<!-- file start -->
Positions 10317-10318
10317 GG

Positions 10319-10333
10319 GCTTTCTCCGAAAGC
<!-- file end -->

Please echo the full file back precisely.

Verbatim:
Positions 10317-10318
10317 GG

Positions 10319-10333
10319 GCTTTCTCCGAAAGC